Bakersfield Field Office
Giant Sequoias - Case Mountain Grove Unit
Case Mountain Grove as viewed from Sequoia National Park
Case Mountain Grove Unit
This Grove is second largest in area size at 126.7 acres consisting of giant sequoia and a mixed conifer-black oak forest component. It is located on the northwest side of Case Mountain entirely within the confines of a sub-watershed ranging between 5400 and 6400 feet elevation. There are large flowing springs in this grove, which eventually drain into Salt Creek. Of interest is that this entire Grove was acquired form private land owners in 1979 by the BLM through a land exchange. The seller retained the rights to harvest 3 million board feet of timber for this grove unit and portions of the nearby Nutmeg Grove. The resulting timber harvest was a selective cut comprized of mixed conifers only and was completed in both grove units during 1981.
There is public access for hikers, equestrian and mountain bicyclists up the northwest side of Case Mountain along the Salt Creek Road to the grove area. It is a 10 mile uphill one-way trip from the Skyline Road easement motorized vehicular parking area to the grove. It is advisable to bring ample water and food with you before attempting to travel this access route.
There are 101 recorded giant sequoias that range in size from 3 to 16 feet in diameter, 1202 sequoias that range in size from 4.5 to 35.9 inches in diameter and approximately 6000 hand-counted mostly 12 to14 year-old fire-regenerated sequoia trees. The largest standing sequoia on Case Mountain measures just over 50 feet in circumference and resides in this Grove. This grove unit contains the largest number of monarch sized sequoias than any of the other grove units. All trees are located on BLM lands.
The Case Fire of 1987 burned portions of this grove resulting in a generally low intensity ground fire burning approximately 60 percent of the grove area in 1987. The entire Grove was burned in 1928. Most of the larger trees have a fire history as evidenced by large basal fire scars. Many young sequoias also have fire scars resulting from the 1987 fire. There is evidence that some young sequoias with 1987 fire scars have been toppling due to ongoing basal rot in the fire scars. Prescribed burning of this Grove is planned for the future. All sequoias of 3 feet diameter or greater have been recently fire proofed by removal of larger sized slash and thinning of small non-sequoia understory trees. This includes all grove units both on public and 90 % of the private lands.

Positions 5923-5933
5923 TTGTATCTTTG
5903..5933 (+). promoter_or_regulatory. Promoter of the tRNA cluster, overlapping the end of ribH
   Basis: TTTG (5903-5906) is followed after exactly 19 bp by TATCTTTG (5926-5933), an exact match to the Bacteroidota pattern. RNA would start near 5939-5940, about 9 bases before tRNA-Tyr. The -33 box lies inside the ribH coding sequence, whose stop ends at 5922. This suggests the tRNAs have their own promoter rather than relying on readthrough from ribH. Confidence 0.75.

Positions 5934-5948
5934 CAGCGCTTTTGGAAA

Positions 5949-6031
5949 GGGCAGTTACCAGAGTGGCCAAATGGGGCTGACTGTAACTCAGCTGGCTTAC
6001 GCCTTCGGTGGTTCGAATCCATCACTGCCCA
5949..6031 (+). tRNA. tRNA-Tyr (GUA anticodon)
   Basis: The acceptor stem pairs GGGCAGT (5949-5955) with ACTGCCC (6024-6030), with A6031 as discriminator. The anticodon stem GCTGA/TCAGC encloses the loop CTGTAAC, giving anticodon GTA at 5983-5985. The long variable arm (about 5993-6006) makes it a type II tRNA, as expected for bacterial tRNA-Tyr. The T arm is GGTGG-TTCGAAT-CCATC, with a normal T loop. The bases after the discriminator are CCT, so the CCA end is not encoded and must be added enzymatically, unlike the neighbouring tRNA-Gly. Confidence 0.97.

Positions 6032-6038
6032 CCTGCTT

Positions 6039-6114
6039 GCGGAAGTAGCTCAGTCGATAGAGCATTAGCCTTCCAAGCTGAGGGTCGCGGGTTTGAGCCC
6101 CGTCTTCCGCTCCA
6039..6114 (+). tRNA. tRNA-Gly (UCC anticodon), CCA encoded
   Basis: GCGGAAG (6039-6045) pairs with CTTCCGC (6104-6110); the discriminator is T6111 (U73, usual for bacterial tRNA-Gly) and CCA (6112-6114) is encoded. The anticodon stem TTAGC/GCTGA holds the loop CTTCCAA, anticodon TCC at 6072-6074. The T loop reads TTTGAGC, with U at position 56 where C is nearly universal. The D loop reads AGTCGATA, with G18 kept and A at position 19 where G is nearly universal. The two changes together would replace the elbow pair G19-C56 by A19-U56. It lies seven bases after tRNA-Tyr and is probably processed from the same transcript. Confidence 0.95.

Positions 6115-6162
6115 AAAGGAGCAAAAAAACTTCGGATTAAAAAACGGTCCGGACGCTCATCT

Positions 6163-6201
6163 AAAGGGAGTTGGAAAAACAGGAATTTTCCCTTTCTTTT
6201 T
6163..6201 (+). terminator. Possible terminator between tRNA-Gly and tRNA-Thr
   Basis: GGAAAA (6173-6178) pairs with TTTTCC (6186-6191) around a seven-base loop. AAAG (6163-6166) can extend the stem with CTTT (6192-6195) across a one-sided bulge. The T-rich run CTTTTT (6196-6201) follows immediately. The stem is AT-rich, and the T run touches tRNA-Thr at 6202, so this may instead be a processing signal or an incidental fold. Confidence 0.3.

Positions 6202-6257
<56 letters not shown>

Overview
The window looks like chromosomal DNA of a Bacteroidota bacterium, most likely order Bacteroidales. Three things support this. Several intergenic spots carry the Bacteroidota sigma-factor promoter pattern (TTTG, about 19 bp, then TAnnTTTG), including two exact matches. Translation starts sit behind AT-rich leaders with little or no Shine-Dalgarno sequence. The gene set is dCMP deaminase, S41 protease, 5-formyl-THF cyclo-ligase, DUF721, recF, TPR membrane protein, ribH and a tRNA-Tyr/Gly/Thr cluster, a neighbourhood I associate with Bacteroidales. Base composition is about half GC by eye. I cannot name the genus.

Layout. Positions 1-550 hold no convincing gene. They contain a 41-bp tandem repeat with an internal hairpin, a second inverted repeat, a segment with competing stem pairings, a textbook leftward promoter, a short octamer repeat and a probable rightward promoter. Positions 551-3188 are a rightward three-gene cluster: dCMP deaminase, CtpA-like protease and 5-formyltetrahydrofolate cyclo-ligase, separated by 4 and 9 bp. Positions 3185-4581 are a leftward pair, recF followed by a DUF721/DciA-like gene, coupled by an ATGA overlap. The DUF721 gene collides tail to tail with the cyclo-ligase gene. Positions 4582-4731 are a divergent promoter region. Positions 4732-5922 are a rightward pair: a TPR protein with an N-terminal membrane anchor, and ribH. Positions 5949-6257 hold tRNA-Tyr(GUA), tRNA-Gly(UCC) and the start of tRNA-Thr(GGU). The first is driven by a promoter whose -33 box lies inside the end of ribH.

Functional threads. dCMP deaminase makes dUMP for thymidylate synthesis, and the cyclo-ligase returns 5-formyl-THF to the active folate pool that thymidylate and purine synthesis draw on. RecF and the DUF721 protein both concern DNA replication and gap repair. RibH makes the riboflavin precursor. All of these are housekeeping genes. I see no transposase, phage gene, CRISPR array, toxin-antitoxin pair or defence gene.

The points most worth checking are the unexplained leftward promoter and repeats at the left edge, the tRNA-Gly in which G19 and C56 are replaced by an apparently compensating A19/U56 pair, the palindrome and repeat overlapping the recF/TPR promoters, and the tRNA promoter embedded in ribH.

This Grove was logged during the late 1940's to the mid 1950's for mixed conifer. Only 6 giant sequoias ranging in size from 8 to 12 feet in diameter were cut during this period. Logging of mixed conifers again occurred during 1981 per the aforementioned acquisition agreement. Approximately 90 percent of the sequoias 4.5 to 35.9 inches in diameter are generated from 1940-1950's surface disturbance caused by various logging activities. Approximately 3 percent of the young sequoias (4.5 to 12 inches in diameter) were generated by the later 1981 logging activity. Mixed conifers can be found abundantly in the grove area. Black oak trees are generally found in the more open areas.
Scattered giant sequoia nurseries resulting from the 1987 fire are found in this Grove, more so than the other six Groves. Some of the most vigorous trees are 20 feet tall as of 2000. Many are stunted due to competition and excessive shade. White fir, incense cedar, sugar pine and ponderosa pine saplings can be found within the grove area.
There are no known plantings of any tree species in this Grove.
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